Sister Saint-Alphonse, 1841
oil on canvas
90.6 x 72 cm
National Gallery of Canada (no. 4297)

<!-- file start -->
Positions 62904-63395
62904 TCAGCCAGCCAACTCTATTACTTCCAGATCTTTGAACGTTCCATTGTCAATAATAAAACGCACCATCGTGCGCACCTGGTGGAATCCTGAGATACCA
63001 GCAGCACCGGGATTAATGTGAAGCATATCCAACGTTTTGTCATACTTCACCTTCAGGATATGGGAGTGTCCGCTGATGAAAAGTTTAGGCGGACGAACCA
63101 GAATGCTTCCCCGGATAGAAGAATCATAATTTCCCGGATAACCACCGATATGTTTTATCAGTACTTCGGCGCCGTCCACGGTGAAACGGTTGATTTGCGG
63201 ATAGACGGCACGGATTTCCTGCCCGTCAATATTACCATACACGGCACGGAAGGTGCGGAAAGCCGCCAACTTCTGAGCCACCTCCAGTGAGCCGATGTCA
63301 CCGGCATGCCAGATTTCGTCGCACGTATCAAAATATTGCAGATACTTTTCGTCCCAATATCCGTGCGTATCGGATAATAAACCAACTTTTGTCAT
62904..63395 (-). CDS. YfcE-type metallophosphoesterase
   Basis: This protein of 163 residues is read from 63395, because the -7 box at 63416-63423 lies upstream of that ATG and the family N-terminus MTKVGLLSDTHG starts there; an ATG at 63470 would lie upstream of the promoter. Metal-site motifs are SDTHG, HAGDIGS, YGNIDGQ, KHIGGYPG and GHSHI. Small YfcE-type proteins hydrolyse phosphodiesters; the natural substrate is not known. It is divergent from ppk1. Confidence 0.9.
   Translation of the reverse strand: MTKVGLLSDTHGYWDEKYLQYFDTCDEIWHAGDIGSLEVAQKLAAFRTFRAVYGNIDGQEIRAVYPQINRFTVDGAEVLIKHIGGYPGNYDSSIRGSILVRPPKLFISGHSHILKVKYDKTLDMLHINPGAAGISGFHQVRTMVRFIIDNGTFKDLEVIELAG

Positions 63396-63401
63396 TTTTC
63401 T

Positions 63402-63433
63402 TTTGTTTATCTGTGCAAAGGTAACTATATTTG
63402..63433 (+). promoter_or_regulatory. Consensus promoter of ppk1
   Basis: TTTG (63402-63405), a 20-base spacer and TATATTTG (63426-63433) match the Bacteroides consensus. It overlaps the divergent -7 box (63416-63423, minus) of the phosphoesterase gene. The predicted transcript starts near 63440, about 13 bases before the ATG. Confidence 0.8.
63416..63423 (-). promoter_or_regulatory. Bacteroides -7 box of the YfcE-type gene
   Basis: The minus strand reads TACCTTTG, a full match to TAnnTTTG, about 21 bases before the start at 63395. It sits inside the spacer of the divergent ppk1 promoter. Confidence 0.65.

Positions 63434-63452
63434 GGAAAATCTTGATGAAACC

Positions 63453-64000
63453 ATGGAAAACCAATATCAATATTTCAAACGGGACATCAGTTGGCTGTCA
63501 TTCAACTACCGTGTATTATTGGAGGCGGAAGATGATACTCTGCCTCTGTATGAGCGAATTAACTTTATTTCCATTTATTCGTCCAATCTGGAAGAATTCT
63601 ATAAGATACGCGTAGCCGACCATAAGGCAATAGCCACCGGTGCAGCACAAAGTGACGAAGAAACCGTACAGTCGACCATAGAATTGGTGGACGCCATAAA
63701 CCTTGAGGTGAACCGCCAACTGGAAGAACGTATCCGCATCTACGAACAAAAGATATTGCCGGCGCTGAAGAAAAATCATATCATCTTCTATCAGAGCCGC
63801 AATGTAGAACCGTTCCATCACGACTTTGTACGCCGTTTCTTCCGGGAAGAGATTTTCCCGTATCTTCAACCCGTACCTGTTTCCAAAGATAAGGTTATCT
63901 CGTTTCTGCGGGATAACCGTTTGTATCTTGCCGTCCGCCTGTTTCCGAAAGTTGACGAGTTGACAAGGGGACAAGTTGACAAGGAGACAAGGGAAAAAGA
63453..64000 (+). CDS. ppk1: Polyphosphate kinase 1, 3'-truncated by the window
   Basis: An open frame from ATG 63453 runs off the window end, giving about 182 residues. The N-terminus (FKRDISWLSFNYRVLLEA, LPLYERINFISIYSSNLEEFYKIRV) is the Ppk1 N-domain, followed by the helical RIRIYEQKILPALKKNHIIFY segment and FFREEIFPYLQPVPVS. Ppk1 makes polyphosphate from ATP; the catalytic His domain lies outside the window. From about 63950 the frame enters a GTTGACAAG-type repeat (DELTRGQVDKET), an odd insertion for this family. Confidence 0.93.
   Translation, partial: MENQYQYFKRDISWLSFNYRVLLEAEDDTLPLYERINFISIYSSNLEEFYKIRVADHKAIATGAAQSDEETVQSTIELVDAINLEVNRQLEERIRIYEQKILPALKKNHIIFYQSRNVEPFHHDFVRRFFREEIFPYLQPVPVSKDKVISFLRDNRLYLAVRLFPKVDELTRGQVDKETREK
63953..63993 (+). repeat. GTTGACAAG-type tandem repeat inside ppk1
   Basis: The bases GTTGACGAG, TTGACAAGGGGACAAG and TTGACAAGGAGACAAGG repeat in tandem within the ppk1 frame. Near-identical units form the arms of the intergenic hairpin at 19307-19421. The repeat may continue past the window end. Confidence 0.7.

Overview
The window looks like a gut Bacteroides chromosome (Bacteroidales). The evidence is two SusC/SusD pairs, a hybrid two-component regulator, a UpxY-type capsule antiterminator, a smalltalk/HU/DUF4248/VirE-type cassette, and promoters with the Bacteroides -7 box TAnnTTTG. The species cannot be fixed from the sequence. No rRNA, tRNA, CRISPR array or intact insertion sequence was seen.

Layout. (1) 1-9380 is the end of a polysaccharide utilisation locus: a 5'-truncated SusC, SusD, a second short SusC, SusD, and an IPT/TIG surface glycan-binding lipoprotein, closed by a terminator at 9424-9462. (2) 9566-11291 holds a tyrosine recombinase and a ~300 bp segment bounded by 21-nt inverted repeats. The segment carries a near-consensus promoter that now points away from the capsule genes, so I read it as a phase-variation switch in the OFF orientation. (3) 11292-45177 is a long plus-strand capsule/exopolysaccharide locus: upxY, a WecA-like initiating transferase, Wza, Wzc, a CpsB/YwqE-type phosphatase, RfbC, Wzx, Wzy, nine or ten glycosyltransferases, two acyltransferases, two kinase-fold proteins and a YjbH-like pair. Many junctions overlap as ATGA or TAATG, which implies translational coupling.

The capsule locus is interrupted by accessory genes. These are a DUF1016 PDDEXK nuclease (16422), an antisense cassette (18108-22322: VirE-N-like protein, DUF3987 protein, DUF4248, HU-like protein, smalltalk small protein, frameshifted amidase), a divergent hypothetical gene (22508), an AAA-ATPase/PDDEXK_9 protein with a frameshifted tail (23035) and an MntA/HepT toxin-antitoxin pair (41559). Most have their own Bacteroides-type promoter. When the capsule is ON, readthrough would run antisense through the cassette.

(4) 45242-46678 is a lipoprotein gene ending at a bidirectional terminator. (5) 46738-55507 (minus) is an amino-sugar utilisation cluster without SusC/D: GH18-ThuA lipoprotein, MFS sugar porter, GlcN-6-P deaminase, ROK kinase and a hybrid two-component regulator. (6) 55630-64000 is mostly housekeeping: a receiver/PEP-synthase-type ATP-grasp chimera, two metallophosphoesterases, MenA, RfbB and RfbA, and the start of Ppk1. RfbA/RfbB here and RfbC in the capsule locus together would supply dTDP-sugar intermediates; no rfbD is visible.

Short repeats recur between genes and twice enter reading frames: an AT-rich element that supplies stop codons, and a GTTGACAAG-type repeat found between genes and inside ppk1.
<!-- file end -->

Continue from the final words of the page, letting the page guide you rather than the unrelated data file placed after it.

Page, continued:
Prior to 1830, the aim of Quebec portraitists was primarily to honour the social status of their models. Antoine Plamondon was an exception, for true to his Paris training he strove to capture something of their personality. "Sister Saint-Alphonse" is the product of a decade of intense artistic exploration. Plamondon has employed various techniques to ensure that the young woman's character radiates from the canvas. The composition, which forms an isosceles triangle, is lit from a spot behind the seated nun in a way that structures the space and creates a sense of depth. Skilfully manipulating a carefully chosen and expertly applied palette of restrained colours and halftones, the artist has obtained maximal effect from minimal means. The contrast between the falling folds of the ample black veil and the immaculately starched wimple successfully concentrates attention on the face, whose penetrating gaze hints at an intense inner life.